From the “duh!” file:
It seems a study of economic literature from the Tax Foundation finds that higher taxes are a drag on economic growth, with 23 of 26 studies confirming this view, 3 seeing no relationship, and a big fat ZERO claiming that higher taxes help. (via Dan Mitchell at International Liberty and the Cato Institute: http://danieljmitchell.wordpress.com/2013/01/17/based-on-a-review-of-studies-looking-at-the-impact-of-taxes-on-growth-academic-research-gives-obama-a-record-of-0-23-3/
Here’s an excerpt from Dan’s blog post:
…results support the Neo-classical view that income and wealth must first be produced and then consumed, meaning that taxes on the factors of production, i.e., capital and labor, are particularly disruptive of wealth creation. Corporate and shareholder taxes reduce the incentive to invest and to build capital. Less investment means fewer productive workers and correspondingly lower wages. Taxes on income and wages reduce the incentive to work. Progressive income taxes, where higher income is taxed at higher rates, reduce the returns to education, since high incomes are associated with high levels of education, and so reduce the incentive to build human capital. Progressive taxation also reduces investment, risk taking, and entrepreneurial activity since a disproportionately large share of these activities is done by high income earners.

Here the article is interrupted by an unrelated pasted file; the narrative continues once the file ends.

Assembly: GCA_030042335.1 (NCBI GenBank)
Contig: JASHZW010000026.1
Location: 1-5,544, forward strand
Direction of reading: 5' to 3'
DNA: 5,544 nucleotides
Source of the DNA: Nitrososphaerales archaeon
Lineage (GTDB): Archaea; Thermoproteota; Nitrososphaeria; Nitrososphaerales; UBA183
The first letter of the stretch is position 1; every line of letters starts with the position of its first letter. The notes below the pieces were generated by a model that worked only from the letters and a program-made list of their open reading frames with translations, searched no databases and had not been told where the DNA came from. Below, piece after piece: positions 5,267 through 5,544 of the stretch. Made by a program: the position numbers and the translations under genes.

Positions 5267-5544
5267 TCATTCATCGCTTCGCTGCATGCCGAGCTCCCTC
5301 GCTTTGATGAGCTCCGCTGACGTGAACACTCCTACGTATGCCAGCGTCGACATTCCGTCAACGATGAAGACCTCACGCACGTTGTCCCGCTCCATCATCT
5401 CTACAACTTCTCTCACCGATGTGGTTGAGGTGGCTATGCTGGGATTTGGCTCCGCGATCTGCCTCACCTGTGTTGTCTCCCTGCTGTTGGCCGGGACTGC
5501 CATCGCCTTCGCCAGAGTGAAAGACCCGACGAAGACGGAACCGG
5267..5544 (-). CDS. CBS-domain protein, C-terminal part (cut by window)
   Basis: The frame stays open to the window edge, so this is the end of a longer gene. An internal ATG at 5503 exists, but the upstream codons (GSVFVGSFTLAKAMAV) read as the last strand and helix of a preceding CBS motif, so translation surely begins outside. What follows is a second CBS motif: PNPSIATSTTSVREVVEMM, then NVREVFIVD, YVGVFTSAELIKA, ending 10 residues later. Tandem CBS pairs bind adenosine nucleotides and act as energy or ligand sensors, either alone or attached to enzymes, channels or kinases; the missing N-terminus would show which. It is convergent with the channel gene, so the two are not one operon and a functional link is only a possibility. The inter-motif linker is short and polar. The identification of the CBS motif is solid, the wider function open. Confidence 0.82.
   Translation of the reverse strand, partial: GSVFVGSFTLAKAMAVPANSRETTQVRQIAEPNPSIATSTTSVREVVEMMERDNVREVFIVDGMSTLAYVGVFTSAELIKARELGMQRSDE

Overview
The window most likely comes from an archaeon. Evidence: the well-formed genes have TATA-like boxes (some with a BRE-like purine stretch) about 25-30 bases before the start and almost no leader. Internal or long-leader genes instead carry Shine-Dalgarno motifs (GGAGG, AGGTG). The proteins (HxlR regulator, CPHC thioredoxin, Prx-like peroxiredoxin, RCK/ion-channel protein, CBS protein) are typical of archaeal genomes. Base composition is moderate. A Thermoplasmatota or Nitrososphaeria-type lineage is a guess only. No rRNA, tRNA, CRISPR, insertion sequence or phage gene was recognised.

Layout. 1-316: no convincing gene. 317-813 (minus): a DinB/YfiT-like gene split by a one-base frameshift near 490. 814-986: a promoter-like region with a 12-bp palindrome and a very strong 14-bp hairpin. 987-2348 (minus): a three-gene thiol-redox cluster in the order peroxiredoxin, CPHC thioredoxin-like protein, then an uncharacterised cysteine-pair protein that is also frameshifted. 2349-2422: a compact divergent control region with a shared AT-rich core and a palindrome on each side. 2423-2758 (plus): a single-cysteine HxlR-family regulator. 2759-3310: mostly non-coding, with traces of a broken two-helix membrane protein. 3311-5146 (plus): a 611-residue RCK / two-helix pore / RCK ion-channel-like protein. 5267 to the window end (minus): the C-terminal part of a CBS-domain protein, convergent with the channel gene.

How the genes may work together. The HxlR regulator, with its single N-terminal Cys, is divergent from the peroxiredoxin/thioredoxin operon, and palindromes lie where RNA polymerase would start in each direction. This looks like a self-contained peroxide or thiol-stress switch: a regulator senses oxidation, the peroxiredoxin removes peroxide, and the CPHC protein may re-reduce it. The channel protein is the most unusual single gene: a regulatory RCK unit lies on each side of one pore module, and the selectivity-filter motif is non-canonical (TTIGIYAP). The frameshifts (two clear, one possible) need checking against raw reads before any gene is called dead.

To be blunt, the report’s findings suggest the Obama White House is clueless about tax policy.
…there are not a lot of dissenting opinions coming from peer-reviewed academic journals. More and more, the consensus among experts is that taxes on corporate and personal income are particularly harmful to economic growth… This is because economic growth ultimately comes from production, innovation, and risk-taking.
To this, we who have a clue about economics say, “duh!” At the White House they say, “Who cares?!”